Ford "Slow" Growth: Mercury - remember Ford's corporate numbers from last year include the now dead brand Mercury, and that is going to artificially lower the overall growth to the corporate numbers

    General Motors Truck Sales: Yes up last month, but down almost 50% from 2005 levels. For the second year in a row if you add up Sierra + Silverado they do not exceed F-150 stand alone sales. GM is off about 3.75% for the year of the pace of the F-150, even combining the Silverado and Sierra into one.

    General Motors Incentive Spending: Look at just the average incentive figure is only looking at half the information. The better way, that more and more analysts are starting to use, is looking at incentive spend per vehicle / average transaction price (ATP) to yield a percentage figure.

    For September 2011, Nissan Incentive to ATP was 10.7%, GM was 9.8%, Toyota was 9.7%, and Honda was 8.8%. GM has the highest transactional price by a wide margin compared to Ford, Chrysler, Honda, Toyota, Nissan, VW, and Hyundai. This is in part due to 3/4 ton and 1 ton pickup trucks that easily get north of $60,000, and the Cadillac and Buick divisions, and halo vehicles like the Corvette. With an ATP of over $33K, the amount spent in incentives related to the sales velocity is in the middle of the road for the industry, and about on par with Toyota.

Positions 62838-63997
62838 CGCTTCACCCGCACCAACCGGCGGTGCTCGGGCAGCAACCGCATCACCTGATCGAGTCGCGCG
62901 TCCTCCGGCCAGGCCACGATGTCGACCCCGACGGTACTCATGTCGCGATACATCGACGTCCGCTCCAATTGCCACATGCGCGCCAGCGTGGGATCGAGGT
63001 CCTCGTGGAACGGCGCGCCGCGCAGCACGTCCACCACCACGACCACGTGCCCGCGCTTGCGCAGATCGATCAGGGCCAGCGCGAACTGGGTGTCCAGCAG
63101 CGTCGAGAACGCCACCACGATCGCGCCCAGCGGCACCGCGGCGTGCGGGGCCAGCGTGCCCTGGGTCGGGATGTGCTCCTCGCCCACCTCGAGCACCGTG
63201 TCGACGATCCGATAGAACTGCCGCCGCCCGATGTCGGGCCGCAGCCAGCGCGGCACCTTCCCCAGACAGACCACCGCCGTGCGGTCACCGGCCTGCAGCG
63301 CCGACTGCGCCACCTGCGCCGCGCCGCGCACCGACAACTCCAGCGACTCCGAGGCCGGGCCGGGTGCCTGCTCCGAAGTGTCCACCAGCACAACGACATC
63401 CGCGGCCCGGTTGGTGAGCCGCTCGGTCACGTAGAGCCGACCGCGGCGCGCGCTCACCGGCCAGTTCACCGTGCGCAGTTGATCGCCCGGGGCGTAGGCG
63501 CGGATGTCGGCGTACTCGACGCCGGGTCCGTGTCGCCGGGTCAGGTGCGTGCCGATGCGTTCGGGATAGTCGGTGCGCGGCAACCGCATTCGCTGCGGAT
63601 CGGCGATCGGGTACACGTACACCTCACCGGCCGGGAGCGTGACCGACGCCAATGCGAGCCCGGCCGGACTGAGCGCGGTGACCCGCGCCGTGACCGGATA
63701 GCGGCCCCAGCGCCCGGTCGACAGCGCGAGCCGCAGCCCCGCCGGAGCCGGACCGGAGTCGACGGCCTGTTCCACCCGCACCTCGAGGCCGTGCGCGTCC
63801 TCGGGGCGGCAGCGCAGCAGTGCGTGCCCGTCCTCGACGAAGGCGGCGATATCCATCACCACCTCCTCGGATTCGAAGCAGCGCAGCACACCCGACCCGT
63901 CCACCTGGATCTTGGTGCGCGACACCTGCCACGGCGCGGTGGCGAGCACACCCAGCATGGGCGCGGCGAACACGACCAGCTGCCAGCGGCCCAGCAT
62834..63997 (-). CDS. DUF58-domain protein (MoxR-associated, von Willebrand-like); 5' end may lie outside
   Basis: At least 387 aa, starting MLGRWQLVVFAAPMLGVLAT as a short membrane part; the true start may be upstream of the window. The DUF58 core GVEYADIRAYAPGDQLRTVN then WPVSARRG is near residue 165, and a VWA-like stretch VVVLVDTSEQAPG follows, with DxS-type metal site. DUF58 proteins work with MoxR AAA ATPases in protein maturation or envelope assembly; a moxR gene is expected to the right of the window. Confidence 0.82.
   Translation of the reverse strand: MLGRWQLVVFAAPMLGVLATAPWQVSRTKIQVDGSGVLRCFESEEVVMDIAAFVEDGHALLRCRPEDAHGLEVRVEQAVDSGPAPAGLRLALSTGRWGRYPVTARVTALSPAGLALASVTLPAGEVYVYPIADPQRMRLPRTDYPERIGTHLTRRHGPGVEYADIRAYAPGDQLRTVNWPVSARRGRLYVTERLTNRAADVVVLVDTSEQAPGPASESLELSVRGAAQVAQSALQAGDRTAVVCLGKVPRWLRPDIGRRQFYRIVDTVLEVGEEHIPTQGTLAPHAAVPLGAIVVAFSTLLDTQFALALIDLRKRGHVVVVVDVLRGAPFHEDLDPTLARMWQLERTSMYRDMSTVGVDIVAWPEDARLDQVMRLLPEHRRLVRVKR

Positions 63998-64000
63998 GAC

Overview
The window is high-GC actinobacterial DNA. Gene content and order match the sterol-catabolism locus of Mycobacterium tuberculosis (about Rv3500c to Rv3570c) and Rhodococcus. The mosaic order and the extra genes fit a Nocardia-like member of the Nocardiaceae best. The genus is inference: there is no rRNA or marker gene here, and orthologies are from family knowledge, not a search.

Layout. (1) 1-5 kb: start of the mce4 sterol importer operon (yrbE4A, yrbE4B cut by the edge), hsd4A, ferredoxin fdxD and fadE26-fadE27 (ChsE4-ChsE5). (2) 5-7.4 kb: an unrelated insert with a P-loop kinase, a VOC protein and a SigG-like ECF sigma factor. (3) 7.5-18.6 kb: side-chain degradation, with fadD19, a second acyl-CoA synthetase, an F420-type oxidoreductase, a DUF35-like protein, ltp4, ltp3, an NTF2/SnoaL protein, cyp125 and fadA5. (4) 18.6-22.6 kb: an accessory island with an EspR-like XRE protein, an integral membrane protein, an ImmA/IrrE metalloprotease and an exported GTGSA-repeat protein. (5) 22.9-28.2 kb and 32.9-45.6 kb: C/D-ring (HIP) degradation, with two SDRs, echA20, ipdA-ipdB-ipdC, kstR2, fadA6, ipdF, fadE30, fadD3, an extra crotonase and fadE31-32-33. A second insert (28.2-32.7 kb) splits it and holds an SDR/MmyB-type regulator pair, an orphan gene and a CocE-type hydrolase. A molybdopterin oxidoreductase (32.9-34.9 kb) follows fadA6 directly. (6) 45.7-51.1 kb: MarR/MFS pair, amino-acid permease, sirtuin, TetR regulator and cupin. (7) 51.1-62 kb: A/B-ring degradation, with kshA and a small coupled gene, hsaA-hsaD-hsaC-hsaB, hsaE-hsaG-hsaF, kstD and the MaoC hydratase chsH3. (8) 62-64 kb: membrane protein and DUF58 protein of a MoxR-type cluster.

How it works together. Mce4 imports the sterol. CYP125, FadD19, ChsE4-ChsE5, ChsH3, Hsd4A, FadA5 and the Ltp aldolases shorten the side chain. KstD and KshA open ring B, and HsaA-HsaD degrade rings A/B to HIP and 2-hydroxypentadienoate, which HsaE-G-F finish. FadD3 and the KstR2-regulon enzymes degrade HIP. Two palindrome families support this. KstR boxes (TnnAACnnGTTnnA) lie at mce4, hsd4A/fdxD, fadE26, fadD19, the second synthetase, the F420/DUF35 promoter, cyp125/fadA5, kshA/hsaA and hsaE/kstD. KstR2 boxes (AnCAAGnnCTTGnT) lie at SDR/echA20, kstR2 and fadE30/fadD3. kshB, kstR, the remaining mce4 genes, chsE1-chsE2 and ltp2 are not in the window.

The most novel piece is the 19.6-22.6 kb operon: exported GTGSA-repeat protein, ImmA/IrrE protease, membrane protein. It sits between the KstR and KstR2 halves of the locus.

It's not voodoo math.

    Toyota Corolla: The refresh has been a major step backwards. According to Toyota full Corolla production returned to normal on June 6, 2011 - 16 weeks later inventory levels exceed 30 days, and are tickling pre-economic meltdown levels of 45 days, which Toyota prided itself on. Thirty days is thin, but Corolla sales are 30% off the mark. Every review has put it at the bottom of the pile with a coarse outdated engine, 4-speed automatic, cheap interior, and so-so chassis dynamics. Offerings from Chevrolet, Hyundai, Ford, and Kia are all vastly better, and the Jetta despite being panned in reviews is well received by customers.

    The real questions for the rest of 2011:

    Toyota insists that October is the return of year-over-year growth. Weak inventory will no longer be an excuse. The question will be is Toyota really wounded from weak product redesigns like the 2011 Corolla or is it all earthquake and tsunami